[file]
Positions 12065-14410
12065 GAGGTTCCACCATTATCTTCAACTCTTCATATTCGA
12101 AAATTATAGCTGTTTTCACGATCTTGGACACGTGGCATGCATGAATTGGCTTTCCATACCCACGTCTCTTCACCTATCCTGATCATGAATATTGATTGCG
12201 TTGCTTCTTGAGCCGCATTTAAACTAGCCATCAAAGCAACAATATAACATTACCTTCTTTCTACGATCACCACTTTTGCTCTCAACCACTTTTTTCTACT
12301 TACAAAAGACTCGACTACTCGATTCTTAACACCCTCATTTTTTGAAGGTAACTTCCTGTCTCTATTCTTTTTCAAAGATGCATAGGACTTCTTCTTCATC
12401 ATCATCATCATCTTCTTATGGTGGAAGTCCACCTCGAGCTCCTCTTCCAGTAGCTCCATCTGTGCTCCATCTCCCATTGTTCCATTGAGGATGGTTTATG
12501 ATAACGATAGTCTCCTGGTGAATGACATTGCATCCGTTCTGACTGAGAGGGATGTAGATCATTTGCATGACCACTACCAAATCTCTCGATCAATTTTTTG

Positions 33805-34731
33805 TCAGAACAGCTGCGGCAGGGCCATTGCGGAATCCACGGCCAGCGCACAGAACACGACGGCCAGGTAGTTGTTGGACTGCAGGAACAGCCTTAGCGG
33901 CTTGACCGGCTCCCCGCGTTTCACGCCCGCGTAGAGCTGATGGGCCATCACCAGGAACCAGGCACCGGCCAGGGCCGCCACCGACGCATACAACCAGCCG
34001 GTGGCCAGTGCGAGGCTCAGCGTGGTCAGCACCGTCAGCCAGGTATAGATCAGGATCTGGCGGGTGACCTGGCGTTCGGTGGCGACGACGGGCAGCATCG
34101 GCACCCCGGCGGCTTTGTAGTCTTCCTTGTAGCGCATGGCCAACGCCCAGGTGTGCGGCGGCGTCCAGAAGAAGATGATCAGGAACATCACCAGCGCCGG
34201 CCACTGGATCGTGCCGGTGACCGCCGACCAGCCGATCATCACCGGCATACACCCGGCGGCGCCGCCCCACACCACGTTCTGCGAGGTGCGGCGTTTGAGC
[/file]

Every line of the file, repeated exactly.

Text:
Positions 12065-14410
12065 GAGGTTCCACCATTATCTTCAACTCTTCATATTCGA
12101 AAATTATAGCTGTTTTCACGATCTTGGACACGTGGCATGCATGAATTGGCTTTCCATACCCACGTCTCTTCACCTATCCTGATCATGAATATTGATTGCG
12201 TTGCTTCTTGAGCCGCATTTAAACTAGCCATCAAAGCAACAATATAACATTACCTTCTTTCTACGATCACCACTTTTGCTCTCAACCACTTTTTTCTACT
12301 TACAAAAGACTCGACTACTCGATTCTTAACACCCTCATTTTTTGAAGGTAACTTCCTGTCTCTATTCTTTTTCAAAGATGCATAGGACTTCTTCTTCATC
12401 ATCATCATCATCTTCTTATGGTGGAAGTCCACCTCGAGCTCCTCTTCCAGTAGCTCCATCTGTGCTCCATCTCCCATTGTTCCATTGAGGATGGTTTATG
12501 ATAACGATAGTCTCCTGGTGAATGACATTGCATCCGTTCTGACTGAGAGGGATGTAGATCATTTGCATGACCACTACCAAATCTCTCGATCAATTTTTTG

Positions 33805-34731
33805 TCAGAACAGCTGCGGCAGGGCCATTGCGGAATCCACGGCCAGCGCACAGAACACGACGGCCAGGTAGTTGTTGGACTGCAGGAACAGCCTTAGCGG
33901 CTTGACCGGCTCCCCGCGTTTCACGCCCGCGTAGAGCTGATGGGCCATCACCAGGAACCAGGCACCGGCCAGGGCCGCCACCGACGCATACAACCAGCCG
34001 GTGGCCAGTGCGAGGCTCAGCGTGGTCAGCACCGTCAGCCAGGTATAGATCAGGATCTGGCGGGTGACCTGGCGTTCGGTGGCGACGACGGGCAGCATCG
34101 GCACCCCGGCGGCTTTGTAGTCTTCCTTGTAGCGCATGGCCAACGCCCAGGTGTGCGGCGGCGTCCAGAAGAAGATGATCAGGAACATCACCAGCGCCGG
34201 CCACTGGATCGTGCCGGTGACCGCCGACCAGCCGATCATCACCGGCATACACCCGGCGGCGCCGCCCCACACCACGTTCTGCGAGGTGCGGCGTTTGAGC